PORTLAND, Ore. (KOIN) — An Oakland warehouse obliterated in a massive fire during a party Friday night housed musicians, painters, woodworkers and other artists, despite not being zoned for people to live in.
So far, authorities say 36 people were killed in the “Ghost Ship” warehouse fire, and investigators who are still combing through the rubble say the death toll could continue to climb in the coming days.
Micah Allison wasn’t there during the fire, but she helped run the art collective in the Oakland warehouse. Her father, Michael, who lives in Portland, said he tried on numerous occasions to get her away from the building.
Former residents called the spot a “death trap” with few exits, a rickety makeshift staircase, piles of driftwood and a labyrinth of electrical cords.
Authorities began investigating the building just last month after repeated complaints from neighbors who said people were illegally living inside of it.
But “Ghost Ship” was just one of many illegal living communities in Oakland’s Fruitvale neighborhood. And across the Bay Area, countless people are living in structurally dangerous, non-residential spaces as the region’s cost of living soars.
“As it takes more time to make the money to afford less and less space, we’ve got an issue,” Alexander Rokoff, co-founder of Portland’s Falcon Art Community, said. “You have lots of people gathering in what ultimately are going to be unsafe buildings.”
One woman, who wished to remain anonymous, told KOIN 6 News she has lived illegally in 5 different warehouses across San Francisco and Oakland, including one down the street from “Ghost Ship”.
“There has been tension around my house since the news,” she said. “We know it’s only a matter of time before the city starts cracking down on spaces like ours, and it’s not like any of us has anywhere else to go when we get evicted.”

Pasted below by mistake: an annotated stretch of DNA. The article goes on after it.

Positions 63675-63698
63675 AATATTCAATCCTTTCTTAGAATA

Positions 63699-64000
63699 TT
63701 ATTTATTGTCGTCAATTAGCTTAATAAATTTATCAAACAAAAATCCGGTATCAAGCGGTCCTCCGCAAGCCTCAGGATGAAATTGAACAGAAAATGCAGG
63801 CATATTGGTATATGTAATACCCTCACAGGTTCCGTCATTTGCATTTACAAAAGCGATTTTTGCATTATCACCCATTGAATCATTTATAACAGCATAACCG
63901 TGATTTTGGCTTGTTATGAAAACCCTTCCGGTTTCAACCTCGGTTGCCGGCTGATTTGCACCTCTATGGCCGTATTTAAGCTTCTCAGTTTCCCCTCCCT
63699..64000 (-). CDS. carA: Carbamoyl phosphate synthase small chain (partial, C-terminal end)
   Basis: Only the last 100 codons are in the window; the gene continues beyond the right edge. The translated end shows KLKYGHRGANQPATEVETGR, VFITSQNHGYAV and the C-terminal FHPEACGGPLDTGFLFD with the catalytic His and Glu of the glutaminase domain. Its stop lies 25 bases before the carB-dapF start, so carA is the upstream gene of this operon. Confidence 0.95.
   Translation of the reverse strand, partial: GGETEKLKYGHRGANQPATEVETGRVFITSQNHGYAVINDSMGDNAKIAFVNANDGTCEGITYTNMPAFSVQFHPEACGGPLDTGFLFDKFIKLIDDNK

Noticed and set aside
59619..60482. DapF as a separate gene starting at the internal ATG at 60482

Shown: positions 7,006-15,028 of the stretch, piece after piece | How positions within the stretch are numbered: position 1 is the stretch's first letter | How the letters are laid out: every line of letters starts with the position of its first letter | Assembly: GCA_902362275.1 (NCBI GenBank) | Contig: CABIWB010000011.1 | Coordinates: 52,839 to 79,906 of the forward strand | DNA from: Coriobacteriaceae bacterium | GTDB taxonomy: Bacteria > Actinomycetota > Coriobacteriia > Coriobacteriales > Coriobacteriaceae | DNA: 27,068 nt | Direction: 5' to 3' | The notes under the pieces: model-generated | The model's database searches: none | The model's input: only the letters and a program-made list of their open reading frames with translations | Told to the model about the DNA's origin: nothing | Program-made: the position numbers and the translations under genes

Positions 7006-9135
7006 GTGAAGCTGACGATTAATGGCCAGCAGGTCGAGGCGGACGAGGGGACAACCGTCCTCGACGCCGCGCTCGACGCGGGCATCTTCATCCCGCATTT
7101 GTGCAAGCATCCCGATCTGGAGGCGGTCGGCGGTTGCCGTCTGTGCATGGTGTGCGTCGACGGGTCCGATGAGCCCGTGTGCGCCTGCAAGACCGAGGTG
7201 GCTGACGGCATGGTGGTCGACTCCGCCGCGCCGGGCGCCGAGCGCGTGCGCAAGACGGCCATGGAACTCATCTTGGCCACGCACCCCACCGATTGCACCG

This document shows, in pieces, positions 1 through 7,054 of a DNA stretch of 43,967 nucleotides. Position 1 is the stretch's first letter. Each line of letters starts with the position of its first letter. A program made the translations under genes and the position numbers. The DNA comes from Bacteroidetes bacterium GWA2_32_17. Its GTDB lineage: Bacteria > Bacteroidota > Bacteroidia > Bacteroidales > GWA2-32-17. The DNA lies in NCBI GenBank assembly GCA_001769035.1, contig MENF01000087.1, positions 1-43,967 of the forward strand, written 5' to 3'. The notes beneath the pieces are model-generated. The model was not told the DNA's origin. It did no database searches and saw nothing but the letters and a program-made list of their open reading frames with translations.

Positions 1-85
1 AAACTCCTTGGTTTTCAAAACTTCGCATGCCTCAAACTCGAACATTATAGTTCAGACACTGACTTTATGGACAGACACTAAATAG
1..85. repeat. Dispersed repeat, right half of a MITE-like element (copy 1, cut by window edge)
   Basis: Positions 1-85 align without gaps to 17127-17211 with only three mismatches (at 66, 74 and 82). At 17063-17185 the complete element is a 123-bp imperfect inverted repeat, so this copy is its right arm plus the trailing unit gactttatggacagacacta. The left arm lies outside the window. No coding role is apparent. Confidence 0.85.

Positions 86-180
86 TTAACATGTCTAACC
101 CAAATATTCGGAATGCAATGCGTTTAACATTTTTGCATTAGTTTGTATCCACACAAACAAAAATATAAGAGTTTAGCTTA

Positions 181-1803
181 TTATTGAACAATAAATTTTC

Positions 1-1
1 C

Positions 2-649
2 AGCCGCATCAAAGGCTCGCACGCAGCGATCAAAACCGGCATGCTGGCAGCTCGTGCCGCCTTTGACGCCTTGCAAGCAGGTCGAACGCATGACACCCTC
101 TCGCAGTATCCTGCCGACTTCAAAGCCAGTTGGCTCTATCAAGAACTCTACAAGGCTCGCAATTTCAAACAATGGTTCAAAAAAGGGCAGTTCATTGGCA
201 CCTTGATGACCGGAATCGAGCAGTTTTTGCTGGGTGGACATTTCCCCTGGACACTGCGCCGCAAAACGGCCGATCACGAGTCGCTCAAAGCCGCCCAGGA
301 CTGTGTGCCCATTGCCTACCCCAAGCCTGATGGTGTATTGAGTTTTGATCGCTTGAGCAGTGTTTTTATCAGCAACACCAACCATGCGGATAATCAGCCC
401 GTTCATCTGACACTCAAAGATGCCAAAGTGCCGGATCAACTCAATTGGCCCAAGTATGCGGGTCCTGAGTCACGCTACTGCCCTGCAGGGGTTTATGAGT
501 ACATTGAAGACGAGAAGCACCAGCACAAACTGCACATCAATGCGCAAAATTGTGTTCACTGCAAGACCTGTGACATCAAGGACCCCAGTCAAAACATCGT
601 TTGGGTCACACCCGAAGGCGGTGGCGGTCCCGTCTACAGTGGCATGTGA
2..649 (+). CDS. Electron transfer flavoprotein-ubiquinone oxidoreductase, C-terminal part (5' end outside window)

Since moving to the Bay Area 2 1/2 years ago, she said she has seen around 50 warehouses being used as residential spaces.
“Trying to find affordable housing in the Bay is a joke,” she said. “Unless you have a rent-controlled apartment, there is no way for artists, or anyone not working in tech for that matter, to afford living in San Francisco or metropolitan Oakland.”
But city officials aren’t completely blind to what’s going on. The woman said she was once approached by a city official while carrying a bag of groceries into a warehouse.
“He empathetically explained that he had been sent to investigate our building, but that he understood how difficult living in San Francisco was,” she said. “He just needed me to verbally verify that the building was only used for commercial studio spaces and he would be on his way.”
At another warehouse notorious for illegally housing residents, the woman said tenants were told to be prepared for the city to come in for scheduled searches.
“[The manager] showed me a trap door in a wall panel and explained that on the day of the searches, everyone dragged their mattresses and clothing racks into this room so it would appear that all the rooms were commercial use only,” she explained.
While rent in warehouses can be more affordable for artists and young professionals alike, the woman said she has “absolutely” felt unsafe in her living conditions.
“My current house has a ton of exposed electrical wiring and my bedroom is tucked into a back corner with no windows or other means of exiting,” she said. “Most places I’ve lived have actually caught fire at some point or another, though it’s always been small and quickly contained.”The Associated Press contributed to this report